cc bcc
Sep 29, 2003, 05:25 PM
Dana Elec modules work fine too. I got the DA-PMG5400-512, 4 of them. G5 specific modules, so I trusted they would work and they did.
They have a 10 year warranty, not as much as Kingston's life long warranty but enough I guess. ;)

Sun Baked
Sep 29, 2003, 06:07 PM
Originally posted by Makosuke
I know that there's a somewhat smaller chance of getting a bad stick if you avoid generic (though I've done ok so far), and the really high end money gets you a bigger heat sink and some LED indicators (which would sure be cool in a G5 with the side panel removed), but past that are there any noticible differences to people outside the PC gamer/tweaker crowd?[/B] Looking at the installs that some of the memory companies have shown with multiple pairs of DIMMs with the heatsinks attached inside the G5, it looks like the heatsinks may be counterproductive in the G5 installation -- being that they probably will block the airflow between the DIMMs.

Sure this 2 GB (2x1GB) DDR 400 Memory Upgrade (http://eshop.macsales.com/Images/Items/owc3200ddr2gbkit.jpg) looks cool...

When you put 4 Heatsinked memory modules in a G5 (http://eshop.macsales.com/images/items/owc3200ddr4gbg5large.jpg) the clearance between the DIMMs vanishes.

Makosuke
Sep 29, 2003, 07:16 PM
Originally posted by Sun Baked
When you put 4 Heatsinked memory modules in a G5 (http://eshop.macsales.com/images/items/owc3200ddr4gbg5large.jpg) the clearance between the DIMMs vanishes. Woo... now there's a downside I never even considered. Guess those big, pretty, colorful heatsinks swing both ways when your slots are tight.

Taking that and the uncertainty of the whole mess into account, as much fun as it'd be to show off some blinking LEDs or gold-colored heatsinks on my G5 RAM, going with budget priced and reliable Crucial memory that is guaranteed to work is probably the safest bet. Oh well.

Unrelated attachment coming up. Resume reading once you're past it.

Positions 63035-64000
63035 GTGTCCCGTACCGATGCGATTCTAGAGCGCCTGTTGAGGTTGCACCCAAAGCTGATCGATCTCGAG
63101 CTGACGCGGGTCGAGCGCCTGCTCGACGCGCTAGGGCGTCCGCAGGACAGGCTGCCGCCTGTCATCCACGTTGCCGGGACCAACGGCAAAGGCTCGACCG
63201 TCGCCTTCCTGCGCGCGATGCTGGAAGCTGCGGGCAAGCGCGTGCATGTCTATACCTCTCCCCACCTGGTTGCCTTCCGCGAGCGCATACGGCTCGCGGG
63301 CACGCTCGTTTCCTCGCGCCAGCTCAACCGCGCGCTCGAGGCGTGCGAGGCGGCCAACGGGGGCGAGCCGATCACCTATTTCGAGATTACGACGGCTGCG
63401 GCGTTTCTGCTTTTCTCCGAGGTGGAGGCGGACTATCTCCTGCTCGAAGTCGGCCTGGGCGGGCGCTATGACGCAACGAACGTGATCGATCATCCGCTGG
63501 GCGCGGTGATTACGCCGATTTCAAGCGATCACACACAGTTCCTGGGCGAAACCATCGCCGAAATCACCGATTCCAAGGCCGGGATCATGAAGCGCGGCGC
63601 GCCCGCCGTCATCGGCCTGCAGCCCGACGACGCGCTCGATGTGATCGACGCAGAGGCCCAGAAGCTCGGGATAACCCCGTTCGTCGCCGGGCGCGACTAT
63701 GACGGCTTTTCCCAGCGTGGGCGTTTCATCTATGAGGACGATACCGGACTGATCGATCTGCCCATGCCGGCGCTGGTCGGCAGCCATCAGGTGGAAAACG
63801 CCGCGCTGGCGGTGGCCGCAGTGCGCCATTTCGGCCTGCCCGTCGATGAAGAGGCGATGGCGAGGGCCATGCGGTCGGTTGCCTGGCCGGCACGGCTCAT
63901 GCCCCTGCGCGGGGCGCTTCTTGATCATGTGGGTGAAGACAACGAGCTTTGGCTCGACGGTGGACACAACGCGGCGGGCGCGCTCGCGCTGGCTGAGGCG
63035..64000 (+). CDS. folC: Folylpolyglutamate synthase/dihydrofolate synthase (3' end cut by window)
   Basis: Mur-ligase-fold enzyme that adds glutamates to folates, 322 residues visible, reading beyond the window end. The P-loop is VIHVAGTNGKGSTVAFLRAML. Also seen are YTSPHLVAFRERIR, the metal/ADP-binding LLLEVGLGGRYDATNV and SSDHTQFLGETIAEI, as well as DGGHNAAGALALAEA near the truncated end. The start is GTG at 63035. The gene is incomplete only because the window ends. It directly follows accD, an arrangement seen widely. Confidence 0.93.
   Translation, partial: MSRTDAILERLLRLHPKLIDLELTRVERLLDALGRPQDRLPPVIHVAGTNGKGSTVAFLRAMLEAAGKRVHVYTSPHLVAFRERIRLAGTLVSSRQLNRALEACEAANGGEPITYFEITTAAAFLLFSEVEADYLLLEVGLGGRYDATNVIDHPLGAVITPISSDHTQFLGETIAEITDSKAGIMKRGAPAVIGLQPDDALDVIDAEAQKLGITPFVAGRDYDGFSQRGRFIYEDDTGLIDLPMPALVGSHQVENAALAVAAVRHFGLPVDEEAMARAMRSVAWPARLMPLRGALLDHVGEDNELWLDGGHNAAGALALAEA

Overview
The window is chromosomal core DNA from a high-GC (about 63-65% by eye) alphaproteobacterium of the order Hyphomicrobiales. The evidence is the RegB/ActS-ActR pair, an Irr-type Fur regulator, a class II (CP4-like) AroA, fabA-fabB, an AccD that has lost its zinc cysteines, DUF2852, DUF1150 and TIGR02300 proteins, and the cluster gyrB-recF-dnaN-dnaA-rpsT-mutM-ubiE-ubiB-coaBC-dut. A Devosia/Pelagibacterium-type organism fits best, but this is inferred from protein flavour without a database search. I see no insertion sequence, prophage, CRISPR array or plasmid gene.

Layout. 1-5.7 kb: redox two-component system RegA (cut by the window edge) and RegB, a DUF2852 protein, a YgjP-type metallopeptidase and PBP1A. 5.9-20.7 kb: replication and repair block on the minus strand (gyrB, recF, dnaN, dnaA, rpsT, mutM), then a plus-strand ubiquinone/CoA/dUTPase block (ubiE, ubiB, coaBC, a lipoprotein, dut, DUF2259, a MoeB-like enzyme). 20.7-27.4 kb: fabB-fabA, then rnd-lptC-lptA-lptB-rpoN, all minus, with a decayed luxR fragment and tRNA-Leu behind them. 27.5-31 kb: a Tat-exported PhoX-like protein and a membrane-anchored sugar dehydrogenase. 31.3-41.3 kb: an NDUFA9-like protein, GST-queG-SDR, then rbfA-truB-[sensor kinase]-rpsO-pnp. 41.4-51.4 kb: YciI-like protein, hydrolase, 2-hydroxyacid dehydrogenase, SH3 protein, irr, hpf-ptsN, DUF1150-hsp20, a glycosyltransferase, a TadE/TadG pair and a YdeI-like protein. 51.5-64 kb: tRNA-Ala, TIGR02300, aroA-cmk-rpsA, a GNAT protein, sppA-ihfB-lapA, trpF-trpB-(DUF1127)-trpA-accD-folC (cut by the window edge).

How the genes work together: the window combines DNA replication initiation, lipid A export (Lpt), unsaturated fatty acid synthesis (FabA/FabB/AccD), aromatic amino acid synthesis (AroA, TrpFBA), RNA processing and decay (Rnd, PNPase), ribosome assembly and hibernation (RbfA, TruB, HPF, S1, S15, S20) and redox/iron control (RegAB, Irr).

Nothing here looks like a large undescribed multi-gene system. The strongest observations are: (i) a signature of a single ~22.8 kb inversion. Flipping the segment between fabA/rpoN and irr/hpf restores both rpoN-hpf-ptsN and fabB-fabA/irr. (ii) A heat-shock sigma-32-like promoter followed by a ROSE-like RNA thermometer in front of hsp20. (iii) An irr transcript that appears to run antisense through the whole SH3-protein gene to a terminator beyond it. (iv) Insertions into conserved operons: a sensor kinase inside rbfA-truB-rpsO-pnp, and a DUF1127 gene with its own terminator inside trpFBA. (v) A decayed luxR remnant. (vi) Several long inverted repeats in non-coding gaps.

Say, anybody have experience with OWC's RAM? Their regular stuff (not the blue heatsinked chips in the pictures above) are about $20 more than Crucial modules, but they are a Mac-centric store and their "Lifetime Advance Replacement Warranty" at least sounds a little better than Crucial's "Limited Lifetime Warranty".

I prefer going with smaller resellers if I trust them and the prices are in line--I figure they're going to try harder to please their customers and care more than a big ol' company.

MoparShaha
Sep 29, 2003, 08:57 PM
I've always used Crucial in all my Macs, and have been extremely pleased. It's really quality stuff, and the price is very reasonable.

VegetaPunk
Sep 29, 2003, 10:01 PM
I bought some nice Kensington ram form Newegg.com They have LOW prices for good products anyways you can check it out and see what you think :)

Makosuke
Oct 24, 2003, 02:55 PM
Digging up a very old topic of my own, but I thought I might as well leave some final info for future reference.

There is a report on today's MacFixit from somebody who tried installing a pair of the Corsair Pro LED-equipped RAM modules in a G5. The modules did work fine, but they were too tall to properly install the fans.

So, the end result is they're a no-go, but not for the reason I was thinking. Oh well, guess my Crucial decision was a wise one.

Richie03
Feb 17, 2004, 10:23 AM
I checked out Newegg.com and ordered a kingston 1GB kit with Free shipping. Thanks for the link VegetaPunk!

Mav451
Feb 17, 2004, 10:29 AM
high-quality ram is made for one thing: Overclocking. If you are NOT doing this, then do not waste your money, and just stick with Crucial.

On the other hand, I bought Crucial thinking I wouldn't overclock, but here we are...